A gay woman in Indiana has created a stir by coming out in favor of religious liberty, showing public support for Christian-owned Memories Pizza and their decision not to cater gay weddings.
Courtney Hoffman’s $20 donation to the pizzeria was symbolic, but her public stand has been significant.
The pizzeria had to close its doors after receiving a barrage of online threats when the owners said that their religious convictions would prevent them from catering same-sex weddings. One lesbian high school coach reportedly even tried to incite people to burn down the pizza shop.
As in similar cases, the owners said they gladly serve gay customers but would draw the line at catering a gay wedding.
“As a member of the gay community, I would like to apologize for the mean spirited attacks on you and your business,” Hoffman wrote in the note accompanying her donation.
In a remarkable show of popular support, the Christian-owned pizzeria in Walkerton, Indiana, received $842,442 in donations in only five days, sent in by 29,161 different donors. This avalanche of support blew past the initial fundraising goal of $200,000.
The campaign also allowed gay people to disassociate themselves from those attacking religious freedom. While holding a different opinion regarding same-sex marriage, Hoffman said she supports people’s right to operate their business based on their beliefs.
“My girlfriend and I are small business owners, and we think there is a difference between operating in a public market space and then attaching the name of your business to a private event,” Hoffman said in a radio interview. “Like, if we were asked to set up at an anti-gay marriage rally, I mean, we would have to decline.”
Hoffman said the “horrible, hate-filled attacks” against the pizzeria and its Christian owners did not reflect the gay community that she has come to know and love.
“The gay community that we know knows full well what it’s like to be condemned for doing nothing but living your life according to your beliefs,” she added. “We know so many gay individuals that fully support the freedom of living your life according to your beliefs and feel that freedom extends to everyone, even the people that we don’t agree with.”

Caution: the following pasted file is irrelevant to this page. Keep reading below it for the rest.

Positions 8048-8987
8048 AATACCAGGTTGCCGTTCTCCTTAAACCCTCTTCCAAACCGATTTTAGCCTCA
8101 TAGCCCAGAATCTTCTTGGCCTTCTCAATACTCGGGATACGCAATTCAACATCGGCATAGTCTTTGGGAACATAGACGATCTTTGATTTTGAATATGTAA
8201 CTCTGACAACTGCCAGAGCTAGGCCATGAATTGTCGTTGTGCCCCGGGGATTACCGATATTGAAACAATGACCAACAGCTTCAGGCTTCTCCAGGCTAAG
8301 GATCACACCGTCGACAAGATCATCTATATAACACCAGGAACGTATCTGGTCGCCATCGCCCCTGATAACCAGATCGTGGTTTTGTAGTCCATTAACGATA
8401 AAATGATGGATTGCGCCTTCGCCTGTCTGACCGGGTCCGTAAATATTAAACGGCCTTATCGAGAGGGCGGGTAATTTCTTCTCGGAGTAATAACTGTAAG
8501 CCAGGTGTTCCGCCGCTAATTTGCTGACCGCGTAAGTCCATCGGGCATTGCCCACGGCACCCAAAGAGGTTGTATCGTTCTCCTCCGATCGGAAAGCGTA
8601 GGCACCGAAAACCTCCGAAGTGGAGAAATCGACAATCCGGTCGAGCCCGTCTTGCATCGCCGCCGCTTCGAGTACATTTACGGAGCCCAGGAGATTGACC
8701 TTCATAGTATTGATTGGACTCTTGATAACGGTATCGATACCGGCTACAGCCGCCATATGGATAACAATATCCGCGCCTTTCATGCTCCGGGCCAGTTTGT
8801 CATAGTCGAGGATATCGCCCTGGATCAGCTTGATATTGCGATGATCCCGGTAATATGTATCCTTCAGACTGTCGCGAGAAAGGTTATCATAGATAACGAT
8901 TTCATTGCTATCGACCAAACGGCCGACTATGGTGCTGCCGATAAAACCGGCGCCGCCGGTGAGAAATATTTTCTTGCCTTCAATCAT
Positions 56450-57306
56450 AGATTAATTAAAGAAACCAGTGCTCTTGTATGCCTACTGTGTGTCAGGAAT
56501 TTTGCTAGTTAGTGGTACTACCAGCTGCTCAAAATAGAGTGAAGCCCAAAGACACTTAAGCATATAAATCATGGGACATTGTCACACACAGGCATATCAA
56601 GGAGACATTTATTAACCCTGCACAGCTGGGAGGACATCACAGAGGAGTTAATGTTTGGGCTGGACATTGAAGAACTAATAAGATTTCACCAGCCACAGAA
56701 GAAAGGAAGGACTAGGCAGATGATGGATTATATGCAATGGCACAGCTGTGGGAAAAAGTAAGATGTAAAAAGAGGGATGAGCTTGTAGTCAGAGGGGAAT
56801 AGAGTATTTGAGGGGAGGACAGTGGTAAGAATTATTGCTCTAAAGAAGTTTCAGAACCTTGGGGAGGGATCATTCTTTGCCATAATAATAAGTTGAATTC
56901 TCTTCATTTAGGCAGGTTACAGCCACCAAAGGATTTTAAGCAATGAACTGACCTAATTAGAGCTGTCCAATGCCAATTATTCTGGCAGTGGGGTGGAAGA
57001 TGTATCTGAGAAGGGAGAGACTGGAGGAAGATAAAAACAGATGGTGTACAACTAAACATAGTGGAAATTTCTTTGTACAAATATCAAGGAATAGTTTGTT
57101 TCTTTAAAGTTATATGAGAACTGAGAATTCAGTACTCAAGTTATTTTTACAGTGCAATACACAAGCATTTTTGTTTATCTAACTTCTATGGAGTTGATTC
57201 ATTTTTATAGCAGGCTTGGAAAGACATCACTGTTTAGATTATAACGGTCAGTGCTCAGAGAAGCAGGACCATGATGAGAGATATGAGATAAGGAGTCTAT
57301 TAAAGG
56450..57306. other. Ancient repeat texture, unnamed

Hoffman’s donation with her accompanying message brought Memories co-owner Crystal O’Connor to tears.
Another gay man, Buz Smith, sent in a $250 donation to the Memories campaign as well, accusing the Democratic leadership of hijacking the gay community and promoting religious intolerance. Other members of the gay community wrote in applauding Hoffman’s gesture and backing up her stance.
Hoffman said that the media attention made her nervous at first, but she was consoled that the responses to her donation were “so positive and amazing.”
“There’s this tendency to group people together — they are either one thing or they are another,” she said. “I just think there’s a lot of room for differences and similarities between all of these businesses, all of these communities, and if we can remember that differences don’t equal maliciousness.”
“Maybe we can move beyond threats of violence and have open discussions of the things that we don’t agree on,” she said.
Hoffman and Smith’s position in favor of religious liberty is not universally held among the gay community. After seeing how much money was raised by Memories Pizza, Jason Nguyen, an advocate for lesbian, gay, bisexual and transgender rights, launched a counter-campaign called “Love Is Stronger than Hate.”
Accusing the Memories campaign of promoting “discrimination and intolerance,” Nguyen used the same GoFundMe site that had been so successful for the pizzeria for his own campaign. Nguyen wants to show that he can raise more money than the pizzeria, and posted a goal of $1 million to promote LGBT equality.
Nguyen kicked off the campaign last Friday, but as of Tuesday morning it had only brought in $648 in donations from 22 people.
Follow Thomas D. Williams on Twitter @tdwilliamsrome